My godmother will serve you two plates — one of her vaca frita and another of her carne con papa. My grandmother will win you over with her minty arroz aguado, better than any risotto I've ever tried. For guests, my mom will go to one place for the best tortillas, another for the best chimichurri sauce, and yet another for the best maduros.

As a cook, my mom sticks mostly to a few typical Nicaraguan dishes and never consults a recipe or stops to measure anything. As a teenager, she once made the mistake of washing rice with soap and water, but as far back as I can remember the kitchen was her domain. She makes gallopinto with tender and flavorful rice and beans, and an arroz con pollo that is pretty much the only thing my cousin eats when visiting. Sometimes we ate fish my father caught off his boat, and he tends to grill the churrasco steak.

Danny grew up in Iowa City, Iowa, a Midwestern college town. His mother took care of most meals. Popular dinners included frozen ravioli, meat loaf, and a dish his mom called hamburger pie. Food is fuel for her, and she scrambles her morning eggs in a few spritzes of I Can't Believe It's Not Butter! Danny's father uses real butter while showing off the proper technique for flipping an omelet. He bottled his own beer way before craft beer was popular. He tends a garden and fills an extra freezer with pesto every year, adding to a collection of several vintages; 2007 was a good year.

Our food lives were wildly different growing up, and now we're figuring out where they go together. Knowing how to cook for yourself is important and fun. We'll be here on the first and third Wednesdays of the month with food that inspired us and hopefully will lure you to your kitchen.

Ileana Morales is a freelance writer with bylines for the Associated Press, the Miami Herald and the Tampa Bay Times. She cooks in a small apartment kitchen in Tampa with boyfriend Danny Valentine, an education reporter in the Tampa Bay Times' Hernando bureau. For more of their kitchen adventures, visit Ileana's food blog,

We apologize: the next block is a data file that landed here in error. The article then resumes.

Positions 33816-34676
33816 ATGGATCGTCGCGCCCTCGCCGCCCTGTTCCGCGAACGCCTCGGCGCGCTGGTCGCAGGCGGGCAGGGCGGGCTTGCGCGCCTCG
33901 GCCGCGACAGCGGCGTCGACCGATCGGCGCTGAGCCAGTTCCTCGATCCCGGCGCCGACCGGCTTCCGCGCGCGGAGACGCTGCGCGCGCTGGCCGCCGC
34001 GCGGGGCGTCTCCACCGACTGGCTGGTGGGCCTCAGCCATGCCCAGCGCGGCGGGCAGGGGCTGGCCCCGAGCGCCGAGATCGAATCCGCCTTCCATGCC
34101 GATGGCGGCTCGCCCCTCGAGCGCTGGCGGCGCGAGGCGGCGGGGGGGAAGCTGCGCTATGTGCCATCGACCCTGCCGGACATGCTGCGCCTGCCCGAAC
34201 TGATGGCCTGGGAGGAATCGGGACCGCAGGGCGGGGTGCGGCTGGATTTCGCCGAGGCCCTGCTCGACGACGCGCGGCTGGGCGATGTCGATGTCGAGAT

About the

new column

In Our Kitchen follows the adventures of 20-something cooks Ileana Morales and Danny Valentine as they try out all kinds of recipes — everything from a basic roasted chicken to a sandwich that makes room for both tofu and bacon — in their first kitchen. It will appear twice a month in the Taste section. The next column will run on Oct. 3.



If you haven't cooked much meat before, this is a good recipe to start with. There's no bone or skin to fuss with, and you just need one big pot and a sharp knife. Half an orange helps tenderize the pork, which braises for a couple of hours before going into the oven to get browned and crispy. Serve with rice or try slightly smaller pieces tucked between homemade tortillas. Garnish tacos with salsa, queso fresco, and pickled onions. This is great for a dinner party, but any leftovers will keep in the fridge for up to three days and reheat wonderfully.

1 white onion, thinly sliced

½ orange, cut into

2 pieces

¼ cup vegetable oil

3 cups water

8 garlic cloves, peeled

3 bay leaves

1 tablespoon sweetened condensed milk

2 teaspoons dried oregano

4 teaspoons kosher salt or 2 teaspoons table salt

4 pounds fatty pork shoulder, cut into 2-inch pieces

Gather all ingredients, making sure to cut the meat last. Place the ingredients in a Dutch oven or wide 6- to 7-quart heavy pot, and bring the water to a boil. It's all right if the pork is not completely covered.

Lower heat to medium-high to bring everything to a strong simmer. Let the meat cook until almost all of the liquid has evaporated and the pork is fork tender, 1 ½ to 2 hours. Stir occasionally. About 30 minutes before it's done, heat the oven to 450 degrees.